SmallBizLady: What are my chances of getting a business loan today?
Rohit Arora: The good news is that small business lending is as strong as it has been in any period since the Great Recession. Nearly one-in-four loan applications from big banks ($10B+ assets) are granted. Lenders typically look for businesses that have been operating for 2-3 years and with a credit score above 650. Must have the ability to show a track record of operation, consistent financial performance and tax returns as evidence are helpful for receiving funding.
SmallBizLady: Does the government loan money to small businesses?
Rohit Arora: Small Business Administration (SBA) loans are very popular loans. While the SBA does not lend money directly, it provides a government backing that lessens a bank’s exposure to risk. SBA loans, granted typically by banks, come at very attractive interest rates and long repayments terms. This makes them more affordable to the small business owner. The only down side is that the government requires more paperwork as documentation, and this lengthens the time it takes for the loan to be approved (compared to a traditional bank loan).
SmallBizLady: What are my options if I have little or no credit history or a bad credit history?
Rohit Arora: Startups often raise money from family and friends, use credit cards (less advisable because of the high interest rates they charge) or borrow against the equity in their home. Other options include venture capital investment in return for a stake in the company. Non-bank lenders, such as cash advance companies and factors, provide revenue-based loans. While they typically make quick decisions, and are more willing to tolerate risk, the borrower pays a premium for this type of money.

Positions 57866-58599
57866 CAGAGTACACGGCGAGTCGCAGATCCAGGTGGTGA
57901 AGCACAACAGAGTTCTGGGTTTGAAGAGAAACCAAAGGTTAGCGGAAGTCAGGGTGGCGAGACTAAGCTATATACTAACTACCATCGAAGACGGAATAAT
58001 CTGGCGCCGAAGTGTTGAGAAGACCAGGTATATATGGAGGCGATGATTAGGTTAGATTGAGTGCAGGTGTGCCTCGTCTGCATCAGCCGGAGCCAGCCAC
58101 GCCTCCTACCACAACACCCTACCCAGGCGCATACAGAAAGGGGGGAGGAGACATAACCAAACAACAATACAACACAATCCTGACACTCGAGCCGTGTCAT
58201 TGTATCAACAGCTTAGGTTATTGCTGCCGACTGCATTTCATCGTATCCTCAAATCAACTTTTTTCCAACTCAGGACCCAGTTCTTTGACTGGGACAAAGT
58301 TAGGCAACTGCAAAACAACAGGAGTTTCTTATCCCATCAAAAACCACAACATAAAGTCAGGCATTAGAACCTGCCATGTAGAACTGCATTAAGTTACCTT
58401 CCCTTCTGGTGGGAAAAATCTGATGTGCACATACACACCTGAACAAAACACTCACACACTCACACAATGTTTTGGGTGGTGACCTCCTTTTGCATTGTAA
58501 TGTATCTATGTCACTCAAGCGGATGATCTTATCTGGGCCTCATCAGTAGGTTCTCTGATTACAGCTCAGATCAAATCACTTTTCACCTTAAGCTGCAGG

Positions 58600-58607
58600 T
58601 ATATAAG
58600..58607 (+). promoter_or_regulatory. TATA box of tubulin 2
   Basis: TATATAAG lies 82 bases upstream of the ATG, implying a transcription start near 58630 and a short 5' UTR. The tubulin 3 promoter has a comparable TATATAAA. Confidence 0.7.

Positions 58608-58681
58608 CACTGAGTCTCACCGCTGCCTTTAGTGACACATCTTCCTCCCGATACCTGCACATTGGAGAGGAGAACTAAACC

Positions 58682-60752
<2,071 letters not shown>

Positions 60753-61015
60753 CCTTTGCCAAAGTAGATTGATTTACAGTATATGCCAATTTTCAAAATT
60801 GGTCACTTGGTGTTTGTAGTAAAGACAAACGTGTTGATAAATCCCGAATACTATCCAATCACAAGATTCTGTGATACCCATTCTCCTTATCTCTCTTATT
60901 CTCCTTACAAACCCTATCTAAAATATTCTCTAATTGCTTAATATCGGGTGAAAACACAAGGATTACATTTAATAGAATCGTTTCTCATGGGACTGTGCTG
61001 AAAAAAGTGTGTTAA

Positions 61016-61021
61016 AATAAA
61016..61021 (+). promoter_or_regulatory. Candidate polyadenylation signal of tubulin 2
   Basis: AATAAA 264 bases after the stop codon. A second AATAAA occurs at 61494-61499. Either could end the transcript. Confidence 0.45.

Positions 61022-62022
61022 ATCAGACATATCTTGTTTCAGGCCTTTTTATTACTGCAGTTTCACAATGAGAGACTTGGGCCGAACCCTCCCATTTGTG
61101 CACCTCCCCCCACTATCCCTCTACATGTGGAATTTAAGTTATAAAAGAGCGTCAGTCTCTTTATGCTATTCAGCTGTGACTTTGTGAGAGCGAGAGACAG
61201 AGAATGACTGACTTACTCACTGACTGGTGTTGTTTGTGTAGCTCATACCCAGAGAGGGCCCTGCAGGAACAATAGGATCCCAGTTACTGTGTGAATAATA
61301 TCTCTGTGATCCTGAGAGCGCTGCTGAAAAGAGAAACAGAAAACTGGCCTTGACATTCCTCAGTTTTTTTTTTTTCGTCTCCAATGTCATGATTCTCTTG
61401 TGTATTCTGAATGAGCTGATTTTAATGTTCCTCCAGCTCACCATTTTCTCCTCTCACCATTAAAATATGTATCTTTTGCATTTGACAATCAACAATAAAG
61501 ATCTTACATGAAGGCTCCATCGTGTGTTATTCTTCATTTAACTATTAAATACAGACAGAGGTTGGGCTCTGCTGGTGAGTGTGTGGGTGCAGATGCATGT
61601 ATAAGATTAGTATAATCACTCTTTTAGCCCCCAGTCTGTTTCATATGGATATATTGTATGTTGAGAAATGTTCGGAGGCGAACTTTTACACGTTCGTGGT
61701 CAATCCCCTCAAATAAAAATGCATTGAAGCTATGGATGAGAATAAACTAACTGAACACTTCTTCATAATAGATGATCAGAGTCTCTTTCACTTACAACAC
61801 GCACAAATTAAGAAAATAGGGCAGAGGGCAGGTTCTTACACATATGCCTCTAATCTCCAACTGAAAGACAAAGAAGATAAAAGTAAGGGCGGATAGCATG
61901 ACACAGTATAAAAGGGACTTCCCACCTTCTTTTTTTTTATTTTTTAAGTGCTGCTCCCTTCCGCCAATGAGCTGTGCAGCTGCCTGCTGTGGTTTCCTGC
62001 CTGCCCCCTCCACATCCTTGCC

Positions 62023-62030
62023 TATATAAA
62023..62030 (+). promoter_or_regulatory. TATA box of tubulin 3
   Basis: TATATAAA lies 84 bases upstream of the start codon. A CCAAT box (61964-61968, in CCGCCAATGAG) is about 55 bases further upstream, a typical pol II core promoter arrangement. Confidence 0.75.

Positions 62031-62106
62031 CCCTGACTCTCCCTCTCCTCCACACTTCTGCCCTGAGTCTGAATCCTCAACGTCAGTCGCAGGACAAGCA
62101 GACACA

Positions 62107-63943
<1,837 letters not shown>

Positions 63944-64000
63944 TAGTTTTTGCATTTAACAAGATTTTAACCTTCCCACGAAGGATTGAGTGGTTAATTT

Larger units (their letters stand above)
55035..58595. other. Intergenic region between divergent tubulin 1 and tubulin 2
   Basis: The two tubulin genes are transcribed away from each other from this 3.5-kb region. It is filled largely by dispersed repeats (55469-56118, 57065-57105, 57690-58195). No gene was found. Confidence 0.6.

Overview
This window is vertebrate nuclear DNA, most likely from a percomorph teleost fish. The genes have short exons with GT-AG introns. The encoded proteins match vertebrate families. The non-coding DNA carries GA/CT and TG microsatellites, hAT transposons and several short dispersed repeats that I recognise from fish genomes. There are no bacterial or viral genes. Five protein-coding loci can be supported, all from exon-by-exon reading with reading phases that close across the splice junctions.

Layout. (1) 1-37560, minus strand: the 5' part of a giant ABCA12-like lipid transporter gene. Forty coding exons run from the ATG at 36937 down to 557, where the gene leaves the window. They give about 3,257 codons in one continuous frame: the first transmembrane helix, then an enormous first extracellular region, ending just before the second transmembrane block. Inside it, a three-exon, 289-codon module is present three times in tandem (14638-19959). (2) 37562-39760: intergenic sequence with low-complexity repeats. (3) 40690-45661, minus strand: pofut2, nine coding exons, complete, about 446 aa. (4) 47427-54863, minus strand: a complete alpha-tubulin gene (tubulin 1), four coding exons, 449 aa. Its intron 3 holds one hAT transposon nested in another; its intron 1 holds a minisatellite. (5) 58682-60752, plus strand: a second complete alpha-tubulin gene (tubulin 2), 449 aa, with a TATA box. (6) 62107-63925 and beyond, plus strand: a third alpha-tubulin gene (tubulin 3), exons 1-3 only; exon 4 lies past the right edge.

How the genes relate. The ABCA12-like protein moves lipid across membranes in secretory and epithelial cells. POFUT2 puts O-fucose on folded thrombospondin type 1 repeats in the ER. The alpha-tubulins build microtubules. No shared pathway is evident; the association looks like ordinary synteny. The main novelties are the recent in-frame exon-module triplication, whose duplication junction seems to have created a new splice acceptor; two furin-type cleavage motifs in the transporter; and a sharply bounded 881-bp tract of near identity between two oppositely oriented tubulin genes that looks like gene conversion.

SmallBizLady: How do I go find the best small business loan for my business?
Rohit Arora: Finding the best loan for your small business will require you to know what you’re coming to the table with. Before you start submitting applications, you’ll want to answer a few questions to help narrow things down. How long have you been operating? How much revenue do you generate annually and how much of that is profit & owner salary? Do you have collateral? What is your credit score? How much are you looking to borrow? What will those funds be used for? How quickly do you need funding?
SmallBizLady: Why is it important to review my finances before applying for a small business loan?